Sunday, 13 January 2013

stick the job to the specific instance in Oracle RAC

First method ( and easy one too ) :-
note:-  must perform this activity on each instance one by one.
......stop jobs which is assigning to the specific instance.....

$ export ORACLE_SID=SID

connect database using job owner ....

$ sqlplus username/password

list of jobs and its instance.... 

sql> select JOB,INSTANCE from user_jobs;
       JOB   INSTANCE
---------- ----------
      2510          0
      2951          0
      2992          0
      3091          0
      3111          0
      1570          0
      1567          0
      1568          0
      1569          0
      1571          0
      1572          0

stick the job to the specific instance.....

Syntax
DBMS_JOB.INSTANCE (
   job        IN BINARY_INTEGER,
   instance   IN BINARY_INTEGER,
   force      IN BOOLEAN DEFAULT FALSE);

sql>execute dbms_job.instance(job=>1571, instance=>2,force=>true);

verify from the instance number........

sql>select JOB,INSTANCE from user_jobs;
       JOB   INSTANCE
---------- ----------
      2510          0
      2951          0
      2992          0
      3091          0
      3111          0
      1570          0
      1567          0
      1568          0
      1569          0
      1571          2

sql> exit


....start jobs........

======================================================================

Second Method ( the long one ) :- 

BEGIN
  -- Create a new service associated with the specified TSN service name.
  DBMS_SERVICE.create_service (
    service_name => '<service name>',
    network_name => '<db name>.<domain name>');
 
  -- Start the specified service.
  DBMS_SERVICE.start_service (
    service_name => ' <service name>');
 
  -- Disconnects all sessions associated with the specified service.
  DBMS_SERVICE.disconnect_session (
    service_name => '<service name>');
 
  -- Stop the specified service.
  DBMS_SERVICE.stop_service (
    service_name => '<service name>');
 
  -- Delete the specified service.
  DBMS_SERVICE.delete_service (
    service_name => '<service name>');
END;
/
 
Some examples of using the srvctl utility to do similar actions are listed below.
 
# Create the service on two nodes.
srvctl add service -d <db name> -s <service name> -r <instance name>,<instance name>
 
# Stop and start the service on a single or multiple nodes.
srvctl stop service -d <db name> -s <service name> -i <instance name>,<instance name>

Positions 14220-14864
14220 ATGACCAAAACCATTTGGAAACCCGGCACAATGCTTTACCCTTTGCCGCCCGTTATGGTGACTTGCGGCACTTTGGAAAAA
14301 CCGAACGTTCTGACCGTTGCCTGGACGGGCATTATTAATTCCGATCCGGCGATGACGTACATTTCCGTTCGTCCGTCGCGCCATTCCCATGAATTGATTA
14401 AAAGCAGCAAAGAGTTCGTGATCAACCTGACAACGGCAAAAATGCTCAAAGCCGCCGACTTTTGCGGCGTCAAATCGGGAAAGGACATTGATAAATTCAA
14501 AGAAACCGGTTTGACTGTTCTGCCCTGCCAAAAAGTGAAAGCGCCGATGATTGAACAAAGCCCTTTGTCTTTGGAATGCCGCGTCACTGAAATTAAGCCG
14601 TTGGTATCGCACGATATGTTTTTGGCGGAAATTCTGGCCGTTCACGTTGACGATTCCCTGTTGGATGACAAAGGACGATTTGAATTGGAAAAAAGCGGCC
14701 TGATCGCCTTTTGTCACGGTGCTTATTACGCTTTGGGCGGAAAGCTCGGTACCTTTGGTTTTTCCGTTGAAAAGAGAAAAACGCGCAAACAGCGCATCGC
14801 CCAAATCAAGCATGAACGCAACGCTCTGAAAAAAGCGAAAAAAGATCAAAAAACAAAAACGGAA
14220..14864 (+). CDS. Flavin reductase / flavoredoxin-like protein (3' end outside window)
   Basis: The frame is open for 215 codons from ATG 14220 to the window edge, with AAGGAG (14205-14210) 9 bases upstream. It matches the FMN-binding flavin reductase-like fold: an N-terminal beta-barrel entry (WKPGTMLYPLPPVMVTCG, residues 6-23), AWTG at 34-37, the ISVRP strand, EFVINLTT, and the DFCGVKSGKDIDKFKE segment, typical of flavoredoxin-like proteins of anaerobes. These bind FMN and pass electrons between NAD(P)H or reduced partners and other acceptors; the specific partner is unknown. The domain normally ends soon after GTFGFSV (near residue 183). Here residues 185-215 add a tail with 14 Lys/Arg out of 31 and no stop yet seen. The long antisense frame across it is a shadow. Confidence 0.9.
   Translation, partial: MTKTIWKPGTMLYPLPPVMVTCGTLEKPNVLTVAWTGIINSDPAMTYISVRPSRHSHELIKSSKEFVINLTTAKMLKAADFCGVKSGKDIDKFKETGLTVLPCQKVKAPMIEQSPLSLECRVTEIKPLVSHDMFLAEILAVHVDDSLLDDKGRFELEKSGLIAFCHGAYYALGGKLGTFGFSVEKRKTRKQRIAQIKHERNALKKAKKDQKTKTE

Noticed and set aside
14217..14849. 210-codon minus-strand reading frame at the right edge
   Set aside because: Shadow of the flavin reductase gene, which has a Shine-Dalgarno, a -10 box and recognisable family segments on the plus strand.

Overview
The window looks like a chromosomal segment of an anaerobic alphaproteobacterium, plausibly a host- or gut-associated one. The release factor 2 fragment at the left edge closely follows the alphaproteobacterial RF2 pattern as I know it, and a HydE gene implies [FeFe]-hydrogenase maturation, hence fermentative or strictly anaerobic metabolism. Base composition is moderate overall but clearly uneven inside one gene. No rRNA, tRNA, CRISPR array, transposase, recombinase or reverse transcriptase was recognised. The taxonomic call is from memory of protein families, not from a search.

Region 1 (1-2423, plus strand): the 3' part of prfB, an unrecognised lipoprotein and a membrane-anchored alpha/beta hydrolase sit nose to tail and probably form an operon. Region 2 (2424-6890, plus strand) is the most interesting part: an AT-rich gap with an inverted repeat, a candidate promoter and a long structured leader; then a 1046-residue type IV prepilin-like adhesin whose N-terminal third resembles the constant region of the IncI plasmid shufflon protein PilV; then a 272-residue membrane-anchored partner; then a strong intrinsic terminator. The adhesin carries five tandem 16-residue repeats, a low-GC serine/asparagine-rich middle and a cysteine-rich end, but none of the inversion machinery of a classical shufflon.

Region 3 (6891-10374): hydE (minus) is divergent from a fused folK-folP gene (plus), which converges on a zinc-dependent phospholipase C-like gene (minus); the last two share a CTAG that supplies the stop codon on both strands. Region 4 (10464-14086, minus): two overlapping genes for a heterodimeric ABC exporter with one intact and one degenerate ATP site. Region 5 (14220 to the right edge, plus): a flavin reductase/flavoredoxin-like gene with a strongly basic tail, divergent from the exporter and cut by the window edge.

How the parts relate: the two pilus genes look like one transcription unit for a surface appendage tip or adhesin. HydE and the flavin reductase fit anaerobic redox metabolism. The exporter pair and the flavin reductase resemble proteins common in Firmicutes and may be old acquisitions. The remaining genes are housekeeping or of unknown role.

srvctl start service -d <db name> -s <service name> -i <instance name>
 
# Disable and enable the service on a single or multiple nodes.
srvctl disable service -d <db name> -s <service name> -i <instance name>,<instance name>
srvctl enable service -d <db name> -s <service name> -i <instance name>
 
# Display the current status of the service.
srvctl status service -d <db name> -s <service name> -v
 
# Remove the service from both nodes.
srvctl remove service -d <db name> -s <service name> -i <instance name>,<instance name>
 
Once a service is present, it can be assigned to a job class during creation or subsequently using the set_attribute procedure, as shown below.
 
BEGIN
  DBMS_SCHEDULER.create_job_class (
    job_class_name => '<job class name>',
    service        => ‘<service name>’);
 
  DBMS_SCHEDULER.set_attribute (
    name      => '<job class name>',
    attribute => 'instance_stickiness',
    value     => ‘true’);
END;
/
 
The following scenario will explain more specifically how services can be used to partition applications in a three-node RAC environment.
 
For services to function correctly, the Global Services Daemon (GSD) must be running on each node in the cluster.  The GSDs are started using the gsdctl utility, which is part of the Cluster Ready Services (CRS) installation, so they must be started from that environment.
 
# Set environment.
export ORACLE_HOME=/u01/app/oracle/product/11.2.0/crs
export PATH=$ORACLE_HOME/bin:$PATH
 
# Start GSD daemon.
gsdctl start
 
Once the GSDs are running, the user must check that the cluster configuration is correct.  The following command and output show the expected configuration for a three-node database called <db name>.
 
srvctl config database -d <db name>
 
This configuration is typically performed during the cluster database creation, but it can be performed subsequently using the following commands.
 
srvctl add database -d <db name> -o /u01/app/oracle/product/11.2.0/db_1

 
Assume that two applications should run in the following way:
OLTP - Should run on nodes one and two of the RAC, but is able to run on node three if nodes one and two are not available.
BATCH - Should run on node three, but is able to run on nodes one and two if node three is not available.
To meet this requirement, the following services can be created:
 
# Set environment.
export ORACLE_HOME=/u01/app/oracle/product/11.2.0/db_1
export PATH=$ORACLE_HOME/bin:$PATH
 
# Create services.
srvctl add service -d <db name> -s OLTP_SERVICE -r <instance 1>,<instance 2> -a <instance 1>,<instance 2>,<instance 3>
srvctl add service -d <db name> -s BATCH_SERVICE -r <instance 3> -a <instance 1>,<instance 2>,<instance 3>
 
The OLTP_SERVICE is able to run on all RAC nodes, indicated by the -a option, but will run in preference on nodes one and two, indicated by the -r option.  The BATCH_SERVICE is able to run on all RAC nodes, indicated by the -a option, but will run in preference on node three, indicated by the -r option.
 
The services can be started and stopped using the following commands:
 
srvctl start service -d <db name> -s OLTP_SERVICE
srvctl start service -d <db name> -s BATCH_SERVICE
 
srvctl stop service -d <db name> -s OLTP_SERVICE
srvctl stop service -d <db name> -s BATCH_SERVICE

1 comment: